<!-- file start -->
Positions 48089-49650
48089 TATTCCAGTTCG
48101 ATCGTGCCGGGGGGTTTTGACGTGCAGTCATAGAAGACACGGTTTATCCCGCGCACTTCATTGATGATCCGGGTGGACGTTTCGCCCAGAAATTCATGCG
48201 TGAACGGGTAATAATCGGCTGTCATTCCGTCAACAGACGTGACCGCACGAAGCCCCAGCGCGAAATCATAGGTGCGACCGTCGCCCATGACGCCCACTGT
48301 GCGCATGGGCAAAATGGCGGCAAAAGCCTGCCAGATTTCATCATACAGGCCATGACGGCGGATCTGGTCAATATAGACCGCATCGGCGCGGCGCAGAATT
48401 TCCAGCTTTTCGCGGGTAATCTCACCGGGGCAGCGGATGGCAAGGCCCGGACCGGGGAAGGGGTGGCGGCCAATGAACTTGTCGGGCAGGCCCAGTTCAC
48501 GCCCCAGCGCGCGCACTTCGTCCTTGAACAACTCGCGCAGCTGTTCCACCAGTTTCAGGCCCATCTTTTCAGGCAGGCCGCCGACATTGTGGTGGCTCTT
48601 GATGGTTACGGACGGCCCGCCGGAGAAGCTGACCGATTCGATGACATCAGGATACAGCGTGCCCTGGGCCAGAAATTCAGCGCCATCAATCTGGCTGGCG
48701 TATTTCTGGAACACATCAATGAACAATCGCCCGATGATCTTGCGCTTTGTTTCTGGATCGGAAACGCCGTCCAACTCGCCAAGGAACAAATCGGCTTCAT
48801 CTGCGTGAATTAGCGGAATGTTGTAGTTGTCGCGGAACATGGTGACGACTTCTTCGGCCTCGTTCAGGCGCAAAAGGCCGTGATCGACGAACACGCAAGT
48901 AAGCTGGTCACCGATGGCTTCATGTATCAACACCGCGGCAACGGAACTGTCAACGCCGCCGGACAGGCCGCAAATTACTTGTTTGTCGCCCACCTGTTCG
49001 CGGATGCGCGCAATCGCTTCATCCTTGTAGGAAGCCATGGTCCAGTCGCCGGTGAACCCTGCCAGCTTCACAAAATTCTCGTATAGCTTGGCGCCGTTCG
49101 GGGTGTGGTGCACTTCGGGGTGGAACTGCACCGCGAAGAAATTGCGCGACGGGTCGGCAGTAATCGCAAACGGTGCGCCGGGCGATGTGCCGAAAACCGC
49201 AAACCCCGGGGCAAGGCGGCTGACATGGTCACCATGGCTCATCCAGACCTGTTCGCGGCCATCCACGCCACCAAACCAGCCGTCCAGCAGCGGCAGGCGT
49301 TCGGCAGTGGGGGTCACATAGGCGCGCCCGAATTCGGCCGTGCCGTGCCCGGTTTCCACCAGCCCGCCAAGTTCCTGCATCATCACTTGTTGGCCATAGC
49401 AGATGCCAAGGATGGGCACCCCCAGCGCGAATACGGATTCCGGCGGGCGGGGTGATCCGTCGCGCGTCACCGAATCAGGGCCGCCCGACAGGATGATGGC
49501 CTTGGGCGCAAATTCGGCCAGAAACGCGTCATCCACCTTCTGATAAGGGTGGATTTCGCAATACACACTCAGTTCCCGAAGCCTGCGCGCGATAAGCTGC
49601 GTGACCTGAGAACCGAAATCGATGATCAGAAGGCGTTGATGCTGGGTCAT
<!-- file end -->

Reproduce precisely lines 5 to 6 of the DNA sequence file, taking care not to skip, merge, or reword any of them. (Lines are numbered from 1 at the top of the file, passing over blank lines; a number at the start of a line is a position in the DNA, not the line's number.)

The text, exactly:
48301 GCGCATGGGCAAAATGGCGGCAAAAGCCTGCCAGATTTCATCATACAGGCCATGACGGCGGATCTGGTCAATATAGACCGCATCGGCGCGGCGCAGAATT
48401 TCCAGCTTTTCGCGGGTAATCTCACCGGGGCAGCGGATGGCAAGGCCCGGACCGGGGAAGGGGTGGCGGCCAATGAACTTGTCGGGCAGGCCCAGTTCAC